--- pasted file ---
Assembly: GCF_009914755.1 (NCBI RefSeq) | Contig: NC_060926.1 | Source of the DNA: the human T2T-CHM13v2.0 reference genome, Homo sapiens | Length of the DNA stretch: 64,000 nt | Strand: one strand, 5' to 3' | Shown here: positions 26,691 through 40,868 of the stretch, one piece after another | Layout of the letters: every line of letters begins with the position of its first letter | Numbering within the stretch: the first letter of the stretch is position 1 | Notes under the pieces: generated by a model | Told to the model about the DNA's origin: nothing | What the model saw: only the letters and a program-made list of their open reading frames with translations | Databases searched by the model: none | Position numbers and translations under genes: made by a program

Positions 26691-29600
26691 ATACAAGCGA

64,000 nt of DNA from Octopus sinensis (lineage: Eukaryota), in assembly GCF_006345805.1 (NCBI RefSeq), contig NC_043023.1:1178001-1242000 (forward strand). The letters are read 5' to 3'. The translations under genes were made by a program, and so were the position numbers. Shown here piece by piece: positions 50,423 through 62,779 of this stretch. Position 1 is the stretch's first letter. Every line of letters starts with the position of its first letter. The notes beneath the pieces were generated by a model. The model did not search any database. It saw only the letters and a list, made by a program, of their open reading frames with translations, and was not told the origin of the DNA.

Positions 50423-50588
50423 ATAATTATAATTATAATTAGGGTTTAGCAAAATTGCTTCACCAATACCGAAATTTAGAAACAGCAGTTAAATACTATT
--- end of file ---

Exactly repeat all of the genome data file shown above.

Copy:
Assembly: GCF_009914755.1 (NCBI RefSeq) | Contig: NC_060926.1 | Source of the DNA: the human T2T-CHM13v2.0 reference genome, Homo sapiens | Length of the DNA stretch: 64,000 nt | Strand: one strand, 5' to 3' | Shown here: positions 26,691 through 40,868 of the stretch, one piece after another | Layout of the letters: every line of letters begins with the position of its first letter | Numbering within the stretch: the first letter of the stretch is position 1 | Notes under the pieces: generated by a model | Told to the model about the DNA's origin: nothing | What the model saw: only the letters and a program-made list of their open reading frames with translations | Databases searched by the model: none | Position numbers and translations under genes: made by a program

Positions 26691-29600
26691 ATACAAGCGA

64,000 nt of DNA from Octopus sinensis (lineage: Eukaryota), in assembly GCF_006345805.1 (NCBI RefSeq), contig NC_043023.1:1178001-1242000 (forward strand). The letters are read 5' to 3'. The translations under genes were made by a program, and so were the position numbers. Shown here piece by piece: positions 50,423 through 62,779 of this stretch. Position 1 is the stretch's first letter. Every line of letters starts with the position of its first letter. The notes beneath the pieces were generated by a model. The model did not search any database. It saw only the letters and a list, made by a program, of their open reading frames with translations, and was not told the origin of the DNA.

Positions 50423-50588
50423 ATAATTATAATTATAATTAGGGTTTAGCAAAATTGCTTCACCAATACCGAAATTTAGAAACAGCAGTTAAATACTATT